Finally, the Sages typically view such physical blessings as the lot of the wicked rather than the righteous. The Sages state often that the wicked are the ones who enjoy this world (or at least think they do). G-d "pays them off" in this world for the few good deeds they perform -- for they have no place in the World to Come. (All of us should be a little nervous, by the way, if *everything* in life is just going perfectly...) The righteous, however, often see very little for their efforts in this world. G-d rather pays off their few sins down here so their reward will be complete in the next and ultimate world. (See Talmud Brachos 7a and 61b.) Is our mishna a contradiction to this principle?
There is an important distinction I'd like to make at this point, before we arrive at our final answer. It will lead us a great way in the proper direction.
As we pointed out, G-d often blesses the wicked with the creature comforts of this world -- pleasure, wealth, looks, honor. They seem to have all the fun the pious never seem able to attain. (Whether such people are pious and so do not strive for pleasure -- or they are pious because they cannot get it anyway -- is not ours to decide. A sarcastic friend of mine (I seem to have a lot of sarcastic friends -- for reasons I won't get into ;-) ) once observed how many marginally-Orthodox young Jewish men "get into learning" shortly after losing that girlfriend they were running after. ("Well, I wasn't really that interested anyway.") But then again, G-d sometimes does us the favor of interfering with our social aspirations in order to get our spiritual ones on track.)
There is, however, an important -- nay, crucial -- distinction. The author of the work Ma'alos HaMiddos (24) writes that as many blessings as the wicked will receive, there is one they will never merit: peace. The Prophet Isaiah states: "'There is no peace,' says my L-rd, 'for the wicked'" (57:21).
The reason for this is actually simple: G-d cannot "give" a person peace; it cannot be invented. The wicked person, who desires, who craves what others have, who thinks solely of himself, can never have true peace of mind in this world -- nor can G-d, a psychiatrist, or any other worldly or otherworldly force grant it to him. (I suppose he can drug himself with antidepressants, basically as an escape.) Peace in the truest sense is a state of mind, not a lack of belligerence. One who is ruled by his passions cannot sense true peace. He will always crave more; he will always want that which is not his. And his soul will find no rest and contentment. He may partake of all the blessings this world has to offer: G-d will pay him generously for the little bit of good he has performed. Superficially, he will have it all.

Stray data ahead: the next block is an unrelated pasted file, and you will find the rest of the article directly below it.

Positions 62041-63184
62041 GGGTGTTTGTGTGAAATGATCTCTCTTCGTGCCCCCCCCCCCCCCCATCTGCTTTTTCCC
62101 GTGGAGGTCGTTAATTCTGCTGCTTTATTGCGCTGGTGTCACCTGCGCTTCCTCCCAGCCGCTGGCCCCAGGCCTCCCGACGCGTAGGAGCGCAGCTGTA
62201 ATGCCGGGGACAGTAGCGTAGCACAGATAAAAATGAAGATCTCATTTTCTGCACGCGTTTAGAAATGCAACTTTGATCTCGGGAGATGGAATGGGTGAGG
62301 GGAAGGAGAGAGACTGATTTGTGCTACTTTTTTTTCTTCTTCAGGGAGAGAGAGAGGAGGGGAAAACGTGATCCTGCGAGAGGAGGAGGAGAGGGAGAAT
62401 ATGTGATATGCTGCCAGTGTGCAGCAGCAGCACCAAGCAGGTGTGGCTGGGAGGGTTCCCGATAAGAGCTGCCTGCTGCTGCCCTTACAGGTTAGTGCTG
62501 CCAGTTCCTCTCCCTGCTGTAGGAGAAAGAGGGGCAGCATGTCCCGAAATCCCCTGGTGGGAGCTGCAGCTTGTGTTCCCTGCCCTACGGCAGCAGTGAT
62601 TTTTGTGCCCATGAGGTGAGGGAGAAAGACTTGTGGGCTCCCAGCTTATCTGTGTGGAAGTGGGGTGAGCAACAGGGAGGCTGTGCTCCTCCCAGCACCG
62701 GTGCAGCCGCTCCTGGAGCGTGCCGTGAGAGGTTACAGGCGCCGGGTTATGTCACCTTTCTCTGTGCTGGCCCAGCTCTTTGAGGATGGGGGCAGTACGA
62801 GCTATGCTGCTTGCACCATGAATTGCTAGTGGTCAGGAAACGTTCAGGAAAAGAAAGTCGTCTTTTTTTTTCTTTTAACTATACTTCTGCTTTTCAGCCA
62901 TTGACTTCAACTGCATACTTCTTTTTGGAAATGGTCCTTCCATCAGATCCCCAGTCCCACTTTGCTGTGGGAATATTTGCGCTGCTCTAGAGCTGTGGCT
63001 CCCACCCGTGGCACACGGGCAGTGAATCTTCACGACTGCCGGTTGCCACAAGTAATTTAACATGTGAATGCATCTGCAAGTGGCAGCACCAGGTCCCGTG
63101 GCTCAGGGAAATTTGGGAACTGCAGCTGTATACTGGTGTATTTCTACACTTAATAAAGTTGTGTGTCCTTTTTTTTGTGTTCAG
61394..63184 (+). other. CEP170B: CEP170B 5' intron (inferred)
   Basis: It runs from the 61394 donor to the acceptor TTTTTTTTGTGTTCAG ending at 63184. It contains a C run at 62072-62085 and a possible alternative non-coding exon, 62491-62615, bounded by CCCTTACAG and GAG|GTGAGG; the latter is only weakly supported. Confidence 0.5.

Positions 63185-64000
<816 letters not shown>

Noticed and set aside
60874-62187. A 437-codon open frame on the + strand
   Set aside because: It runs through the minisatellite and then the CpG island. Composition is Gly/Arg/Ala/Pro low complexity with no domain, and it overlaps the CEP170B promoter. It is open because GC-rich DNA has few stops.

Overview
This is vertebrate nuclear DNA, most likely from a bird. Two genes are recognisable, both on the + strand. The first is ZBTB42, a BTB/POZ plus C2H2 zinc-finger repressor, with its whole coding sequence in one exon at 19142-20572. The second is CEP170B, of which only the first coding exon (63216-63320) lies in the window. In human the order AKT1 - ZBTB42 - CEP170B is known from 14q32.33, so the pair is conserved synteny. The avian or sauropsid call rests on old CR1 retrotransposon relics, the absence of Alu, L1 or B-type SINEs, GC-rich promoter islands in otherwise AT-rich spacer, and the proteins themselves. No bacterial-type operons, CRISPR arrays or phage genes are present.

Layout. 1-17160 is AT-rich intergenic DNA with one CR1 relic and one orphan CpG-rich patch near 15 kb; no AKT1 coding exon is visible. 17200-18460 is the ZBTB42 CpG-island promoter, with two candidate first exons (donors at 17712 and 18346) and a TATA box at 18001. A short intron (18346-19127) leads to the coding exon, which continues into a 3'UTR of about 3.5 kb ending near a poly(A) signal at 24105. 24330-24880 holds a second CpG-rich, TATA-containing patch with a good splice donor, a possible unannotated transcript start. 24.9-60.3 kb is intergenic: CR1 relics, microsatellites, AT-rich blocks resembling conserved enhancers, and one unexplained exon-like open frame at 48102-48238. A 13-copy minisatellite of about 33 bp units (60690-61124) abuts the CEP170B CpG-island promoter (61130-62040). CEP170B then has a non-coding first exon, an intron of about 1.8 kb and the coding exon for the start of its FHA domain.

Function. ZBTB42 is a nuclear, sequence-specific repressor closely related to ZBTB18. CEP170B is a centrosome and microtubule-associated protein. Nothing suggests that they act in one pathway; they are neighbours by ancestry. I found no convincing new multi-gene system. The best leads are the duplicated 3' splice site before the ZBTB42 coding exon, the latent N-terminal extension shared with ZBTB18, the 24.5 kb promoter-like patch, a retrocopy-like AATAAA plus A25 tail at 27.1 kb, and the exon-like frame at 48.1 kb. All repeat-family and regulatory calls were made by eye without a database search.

And Richard Cory, one calm summer night,
Went home and put a bullet through his head.
Perhaps he does have it all, but he will not truly be able to enjoy it. He will not be at peace with himself, with his lot in life. His life will be empty: lonely, void, and depressing. And all the physical pleasures in the world cannot bring fulfillment to an empty and tormented soul.
Let us now begin to relate this back to our mishna. The righteous do not share the discontent and insecurity of the wicked. They are men of peace. Regarding them Isaiah states, "Deeds of righteousness will [result in] peace" (32:17). And so, as we will see, they can receive the blessings of the physical world and enjoy them too. We will explore this further G-d willing next week.
Pirkei-Avos, Copyright (c) 2016 by Rabbi Dovid Rosenfeld and Project Genesis, Inc.